Origins of the Stations of the Cross
Editor's Note: This piece was originally published in April 2014. Rappler is updating and republishing this piece this to mark Holy Week 2018.
MANILA, Philippines (UPDATED) – "Stations of the Cross" is a Catholic devotional act in which devotees commemorate the passion and death of Jesus Christ in 14 "stations" or images that depict scenes of His crucifixion and death.
Usually done in churches, devotees walk to each of these stations in the order of Jesus' ordeal – His arrest, trial, suffering, and death. Devotees stop by each station to commemorate the scene it depicts and to offer a short prayer.
As with the rest of the Catholic Church, Filipinos usually hold "Stations of the Cross" on Good Friday, the day in the Holy Week that commemorates Jesus’ death.
It can also be held while doing the Visita Iglesia (Holy Week Church Visits), where devotees can either visit 14 churches and pray in one station per church visited, or visit 7 churches and pray in 2 stations in each church.
In early Christianity, there were no formal observances of Jesus' passion and death. As the Christian community grew across the world, many of the faithful from foreign lands wished to see the places in Jerusalem where Jesus suffered and died.
The faithful visited places in the city believed to be the sites of the arrest, trial, suffering, and death of Jesus. Eventually, shrines were built on some of these sites.
The idea of the Stations of the Cross was probably conceived in the 5th century, when the Basilica of San Stefano in Bologna, Italy, constructed a series of chapels that represented significant Jerusalem shrines, research shows.
Since then, medieval churches began reproducing images of the holy places in Jerusalem for those who are unable to make the journey to the Holy Land's shrines.
Beginnings of the practice
The Franciscans were tasked as keepers of Holy Land shrines in 1342. They granted indulgences to pilgrims visiting certain shrines in Jerusalem, among them the shrines that mark significant scenes of Jesus’ crucifixion and death.
An indulgence is the deliverance from worldly punishment for absolved sins. The faithful believe that even forgiven sins are punished by God's justice and so they sought remission from punishment.
William Wey, a pilgrim during the 1400s, wrote that Holy Land pilgrims visited and prayed in the shrines in the order of the events of the passion of Christ. He also called the shrines the "stations" of this informal pilgrimage.
The Muslim Ottoman Empire’s domination of the Middle East in the 1500s to 1600s made Holy Land pilgrimages very difficult.
Since only a few can make the Holy Land pilgrimage, Pope Innocent allowed in 1689 the Franciscans to recreate the Stations in their churches through images of the Passion of Christ, complete with the ability to grant indulgences to devotees visiting their church Stations.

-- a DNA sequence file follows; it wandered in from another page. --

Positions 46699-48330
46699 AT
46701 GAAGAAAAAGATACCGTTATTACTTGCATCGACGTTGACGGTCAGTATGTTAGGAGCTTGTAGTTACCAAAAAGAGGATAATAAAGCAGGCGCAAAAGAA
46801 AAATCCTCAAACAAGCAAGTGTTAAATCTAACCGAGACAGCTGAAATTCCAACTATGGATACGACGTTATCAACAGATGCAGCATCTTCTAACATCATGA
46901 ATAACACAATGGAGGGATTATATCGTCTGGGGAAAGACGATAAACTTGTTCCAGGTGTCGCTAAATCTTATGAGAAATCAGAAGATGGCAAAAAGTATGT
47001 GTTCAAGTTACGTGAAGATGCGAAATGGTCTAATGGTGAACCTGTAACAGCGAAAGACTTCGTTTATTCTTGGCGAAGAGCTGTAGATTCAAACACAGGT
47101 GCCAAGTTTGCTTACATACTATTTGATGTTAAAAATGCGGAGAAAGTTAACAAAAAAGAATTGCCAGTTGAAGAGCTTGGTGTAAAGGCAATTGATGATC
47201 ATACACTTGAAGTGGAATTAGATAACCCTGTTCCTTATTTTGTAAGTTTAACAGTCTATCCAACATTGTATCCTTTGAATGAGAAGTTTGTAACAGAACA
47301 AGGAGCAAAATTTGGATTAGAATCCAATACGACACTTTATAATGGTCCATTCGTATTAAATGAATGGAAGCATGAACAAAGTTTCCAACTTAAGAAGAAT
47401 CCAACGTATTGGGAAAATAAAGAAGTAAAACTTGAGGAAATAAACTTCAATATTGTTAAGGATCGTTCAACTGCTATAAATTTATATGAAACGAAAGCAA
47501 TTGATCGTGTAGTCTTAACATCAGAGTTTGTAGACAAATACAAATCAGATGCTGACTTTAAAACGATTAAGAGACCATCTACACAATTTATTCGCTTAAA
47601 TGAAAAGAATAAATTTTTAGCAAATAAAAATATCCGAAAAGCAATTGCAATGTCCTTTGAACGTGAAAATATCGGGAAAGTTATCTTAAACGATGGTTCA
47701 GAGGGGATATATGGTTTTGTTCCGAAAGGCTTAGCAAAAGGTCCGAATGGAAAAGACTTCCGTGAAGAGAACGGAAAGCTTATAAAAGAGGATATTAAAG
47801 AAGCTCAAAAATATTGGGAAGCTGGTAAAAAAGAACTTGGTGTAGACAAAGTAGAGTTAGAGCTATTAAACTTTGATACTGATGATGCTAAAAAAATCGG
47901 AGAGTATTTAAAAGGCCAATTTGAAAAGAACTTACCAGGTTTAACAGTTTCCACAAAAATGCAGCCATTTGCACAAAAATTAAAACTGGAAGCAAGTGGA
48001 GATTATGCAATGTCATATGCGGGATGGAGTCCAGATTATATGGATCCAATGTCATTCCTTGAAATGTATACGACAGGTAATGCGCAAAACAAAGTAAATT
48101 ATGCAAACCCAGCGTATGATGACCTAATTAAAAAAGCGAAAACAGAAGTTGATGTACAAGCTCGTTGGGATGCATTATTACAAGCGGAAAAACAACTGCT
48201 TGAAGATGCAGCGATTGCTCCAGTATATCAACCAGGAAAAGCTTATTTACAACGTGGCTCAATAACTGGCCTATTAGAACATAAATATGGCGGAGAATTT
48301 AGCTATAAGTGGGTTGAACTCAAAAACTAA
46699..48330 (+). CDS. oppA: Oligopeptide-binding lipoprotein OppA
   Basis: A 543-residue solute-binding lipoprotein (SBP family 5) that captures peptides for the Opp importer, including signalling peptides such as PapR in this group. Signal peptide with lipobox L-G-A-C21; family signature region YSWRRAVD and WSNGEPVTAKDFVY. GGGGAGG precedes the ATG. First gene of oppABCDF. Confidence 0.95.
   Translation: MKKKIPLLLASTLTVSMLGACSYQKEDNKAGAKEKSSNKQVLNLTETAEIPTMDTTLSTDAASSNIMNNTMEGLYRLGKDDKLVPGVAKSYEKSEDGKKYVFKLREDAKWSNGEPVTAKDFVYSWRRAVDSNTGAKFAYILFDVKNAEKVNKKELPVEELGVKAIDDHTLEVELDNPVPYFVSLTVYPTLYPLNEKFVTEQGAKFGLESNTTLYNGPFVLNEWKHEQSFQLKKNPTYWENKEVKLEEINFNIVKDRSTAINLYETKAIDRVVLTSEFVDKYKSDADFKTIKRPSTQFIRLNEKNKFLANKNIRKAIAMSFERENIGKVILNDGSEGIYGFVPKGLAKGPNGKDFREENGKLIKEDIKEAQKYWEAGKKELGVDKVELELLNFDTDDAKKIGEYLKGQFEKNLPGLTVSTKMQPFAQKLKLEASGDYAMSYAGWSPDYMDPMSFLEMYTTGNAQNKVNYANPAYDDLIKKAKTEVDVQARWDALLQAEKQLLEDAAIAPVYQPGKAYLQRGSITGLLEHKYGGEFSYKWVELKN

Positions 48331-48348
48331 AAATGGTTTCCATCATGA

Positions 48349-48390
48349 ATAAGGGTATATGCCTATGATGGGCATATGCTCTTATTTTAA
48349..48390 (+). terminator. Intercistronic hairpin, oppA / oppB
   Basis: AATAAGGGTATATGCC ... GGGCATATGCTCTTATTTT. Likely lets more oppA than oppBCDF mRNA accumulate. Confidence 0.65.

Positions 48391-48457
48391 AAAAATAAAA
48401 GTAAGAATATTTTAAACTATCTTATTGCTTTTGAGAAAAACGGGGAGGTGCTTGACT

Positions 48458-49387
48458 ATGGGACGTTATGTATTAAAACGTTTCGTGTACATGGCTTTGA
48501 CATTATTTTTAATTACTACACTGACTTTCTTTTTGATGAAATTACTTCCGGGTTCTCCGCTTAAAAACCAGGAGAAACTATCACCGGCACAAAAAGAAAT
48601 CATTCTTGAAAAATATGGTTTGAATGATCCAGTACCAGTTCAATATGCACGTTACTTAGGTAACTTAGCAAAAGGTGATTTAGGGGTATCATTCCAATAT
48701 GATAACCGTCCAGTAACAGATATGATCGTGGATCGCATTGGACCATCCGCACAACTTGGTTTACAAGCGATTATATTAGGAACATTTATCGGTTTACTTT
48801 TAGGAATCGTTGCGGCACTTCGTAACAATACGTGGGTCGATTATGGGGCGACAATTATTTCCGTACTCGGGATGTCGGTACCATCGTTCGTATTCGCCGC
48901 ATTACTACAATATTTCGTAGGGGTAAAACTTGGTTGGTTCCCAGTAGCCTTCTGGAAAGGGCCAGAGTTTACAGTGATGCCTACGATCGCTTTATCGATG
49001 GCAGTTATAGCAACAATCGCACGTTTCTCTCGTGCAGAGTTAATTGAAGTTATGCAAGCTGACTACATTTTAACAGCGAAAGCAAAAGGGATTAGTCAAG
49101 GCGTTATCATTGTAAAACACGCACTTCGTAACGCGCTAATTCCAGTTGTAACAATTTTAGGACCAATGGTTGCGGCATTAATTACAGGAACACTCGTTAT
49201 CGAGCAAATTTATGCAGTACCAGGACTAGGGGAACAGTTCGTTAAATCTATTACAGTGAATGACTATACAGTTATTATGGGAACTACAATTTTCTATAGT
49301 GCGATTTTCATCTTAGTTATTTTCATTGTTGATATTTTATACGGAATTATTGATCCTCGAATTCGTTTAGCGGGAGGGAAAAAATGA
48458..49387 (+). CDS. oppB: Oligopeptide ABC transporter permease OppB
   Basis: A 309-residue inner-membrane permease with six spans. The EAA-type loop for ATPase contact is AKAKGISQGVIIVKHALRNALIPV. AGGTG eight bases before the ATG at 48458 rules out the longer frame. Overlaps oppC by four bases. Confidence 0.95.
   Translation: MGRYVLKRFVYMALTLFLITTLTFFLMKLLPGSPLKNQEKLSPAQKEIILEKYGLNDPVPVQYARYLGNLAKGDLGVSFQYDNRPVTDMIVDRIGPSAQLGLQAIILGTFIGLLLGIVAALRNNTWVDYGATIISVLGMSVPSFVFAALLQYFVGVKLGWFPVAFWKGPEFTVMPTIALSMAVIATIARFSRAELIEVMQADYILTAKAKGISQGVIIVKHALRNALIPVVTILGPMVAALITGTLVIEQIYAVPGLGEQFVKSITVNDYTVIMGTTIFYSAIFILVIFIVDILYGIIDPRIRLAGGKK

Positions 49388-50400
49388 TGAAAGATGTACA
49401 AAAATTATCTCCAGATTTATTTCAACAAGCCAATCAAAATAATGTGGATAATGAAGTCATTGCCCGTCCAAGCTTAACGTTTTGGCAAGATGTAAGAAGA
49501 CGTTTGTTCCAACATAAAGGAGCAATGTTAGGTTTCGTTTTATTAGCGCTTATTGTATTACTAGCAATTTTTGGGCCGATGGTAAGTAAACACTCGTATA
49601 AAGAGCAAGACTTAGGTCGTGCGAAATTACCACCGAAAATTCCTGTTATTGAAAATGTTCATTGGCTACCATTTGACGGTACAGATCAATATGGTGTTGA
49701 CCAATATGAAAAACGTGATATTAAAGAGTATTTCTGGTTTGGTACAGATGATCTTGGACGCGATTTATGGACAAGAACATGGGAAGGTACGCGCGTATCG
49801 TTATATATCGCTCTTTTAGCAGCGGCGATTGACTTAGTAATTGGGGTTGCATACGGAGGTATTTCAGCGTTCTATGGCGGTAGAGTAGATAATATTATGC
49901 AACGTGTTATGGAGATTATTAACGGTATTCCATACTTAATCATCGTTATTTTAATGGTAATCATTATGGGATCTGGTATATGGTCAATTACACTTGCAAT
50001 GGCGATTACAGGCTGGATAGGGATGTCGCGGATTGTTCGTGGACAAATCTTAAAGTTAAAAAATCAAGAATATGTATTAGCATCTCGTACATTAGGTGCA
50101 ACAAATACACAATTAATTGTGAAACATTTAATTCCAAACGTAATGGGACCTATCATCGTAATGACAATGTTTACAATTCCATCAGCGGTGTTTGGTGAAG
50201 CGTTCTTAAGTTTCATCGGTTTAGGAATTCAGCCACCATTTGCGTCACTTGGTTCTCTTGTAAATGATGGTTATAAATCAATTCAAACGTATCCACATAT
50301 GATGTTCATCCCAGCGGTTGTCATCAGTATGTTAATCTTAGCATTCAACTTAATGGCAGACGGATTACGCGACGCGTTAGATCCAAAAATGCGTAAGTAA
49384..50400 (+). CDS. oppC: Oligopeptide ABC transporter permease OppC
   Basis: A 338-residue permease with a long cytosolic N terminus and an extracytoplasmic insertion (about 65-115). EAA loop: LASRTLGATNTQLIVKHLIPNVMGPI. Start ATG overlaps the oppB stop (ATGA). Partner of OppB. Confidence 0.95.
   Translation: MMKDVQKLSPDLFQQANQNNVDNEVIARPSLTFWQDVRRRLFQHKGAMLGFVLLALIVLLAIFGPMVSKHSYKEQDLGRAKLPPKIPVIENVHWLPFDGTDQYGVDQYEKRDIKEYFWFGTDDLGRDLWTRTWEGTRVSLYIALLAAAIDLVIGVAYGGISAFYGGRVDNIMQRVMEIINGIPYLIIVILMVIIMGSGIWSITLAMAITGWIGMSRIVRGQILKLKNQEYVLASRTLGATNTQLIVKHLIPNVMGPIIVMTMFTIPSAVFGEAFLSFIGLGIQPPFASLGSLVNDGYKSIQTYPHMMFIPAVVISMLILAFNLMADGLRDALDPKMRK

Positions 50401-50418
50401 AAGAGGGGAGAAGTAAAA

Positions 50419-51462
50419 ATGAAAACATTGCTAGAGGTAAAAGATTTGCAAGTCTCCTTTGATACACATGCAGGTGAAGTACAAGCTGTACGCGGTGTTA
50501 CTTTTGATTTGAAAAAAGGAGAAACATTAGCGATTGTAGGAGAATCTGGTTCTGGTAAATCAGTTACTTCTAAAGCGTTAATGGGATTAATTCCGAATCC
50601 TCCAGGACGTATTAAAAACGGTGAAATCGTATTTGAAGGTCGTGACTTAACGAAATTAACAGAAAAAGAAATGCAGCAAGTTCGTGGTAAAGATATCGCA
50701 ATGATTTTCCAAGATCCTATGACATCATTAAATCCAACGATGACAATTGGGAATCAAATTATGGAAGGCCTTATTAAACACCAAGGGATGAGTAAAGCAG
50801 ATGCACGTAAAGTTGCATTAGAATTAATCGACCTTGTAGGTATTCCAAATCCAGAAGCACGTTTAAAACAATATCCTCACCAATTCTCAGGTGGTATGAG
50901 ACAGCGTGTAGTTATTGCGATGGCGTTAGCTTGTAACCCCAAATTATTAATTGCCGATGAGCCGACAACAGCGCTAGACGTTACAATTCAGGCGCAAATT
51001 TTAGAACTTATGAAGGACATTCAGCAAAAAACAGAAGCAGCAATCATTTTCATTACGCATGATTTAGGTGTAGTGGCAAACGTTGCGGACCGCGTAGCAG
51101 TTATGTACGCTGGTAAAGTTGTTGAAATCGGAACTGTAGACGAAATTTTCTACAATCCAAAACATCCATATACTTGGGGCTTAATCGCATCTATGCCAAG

This basically created a miniscule Jerusalem pilgrimage in Franciscan churches.
The practice of church Station devotions became so popular that by Pope Clement XII's reign in 1731, all churches were allowed to build Stations and grant indulgences to all that hold Station devotions.
This gave birth to the practice of the Stations of the Cross.
Station numbers and Station scenes
Today, there are 14 Stations of the Cross:
I. Jesus is condemned to death
II. The cross is placed upon him
III. Jesus falls for the first time
IV. Jesus meets his Blessed Mother
V. Simon of Cyrene bears Jesus' cross
VI. Jesus face is wiped by Veronica
VII. Jesus falls for the second time
VIII. Jesus meets the women of Jerusalem
IX. Jesus falls for the third time
X. Jesus is stripped of his garments
XI. Jesus is crucified
XII. Jesus dies on the cross
XIII. The body of Jesus is taken from the Cross
XIV. Jesus is entombed
How Station numbers came to be 14 is shrouded in mystery. It is known, however, that up until the late 1700s, churches varied in the number of stations presented. Different scenes of Jesus' passion were also commemorated.
From the 16th to the 18th century, Station numbers have been as low as 11 to as high as 37.
A theologian, Adrichomius, identified 12 Stations in his 1584 book Jerusalem, as it Flourished in the Time of Christ, which matches the first 12 modern Stations. This is believed to be the origin of the current stations since the book was widely published by the church.
Pope Clement XII is largely responsible for setting the number of stations to 14.
An alternative to the traditional 14 Stations are the so-called Gospel-based Stations. The Gospel-based Stations came about following doubts cast on the traditional Stations 3, 4, 6, 7, and 9, given their lack of clear basis in scripture.
Also 14 in number, the most widely practiced of these is Pope John Paul II's "Scriptural Stations of the Cross," published in 1991.
Pope John Paul's Scriptual Stations consist of the following:
I. Agony in the Garden
II. Judas betrays Jesus, Jesus is arrested
III. Jesus is brought before the Sanhedrin
IV. Jesus is denied by Peter
V. Jesus is judged by Pilate
VI. Jesus is scourged and crowned with thorns
VII. Jesus carries his cross
VIII. Simon of Cyrene helps Jesus carry his cross
IX. Jesus meets the women of Jerusalem
X. Jesus is crucified
XI. Jesus promises the repentant thief his kingdom
XII. Jesus entrusts his Blessed Mother to John
XIII. Jesus dies on the Cross
XIV. Jesus is entombed
Sources: Way of the Cross: New Advent Catholic Encyclopedia, How did the Stations of the Cross Begin: Catholic Education Resource Center, The Way of the Cross: www.vatican.va, Italy Guides: Church of Santo Stefano,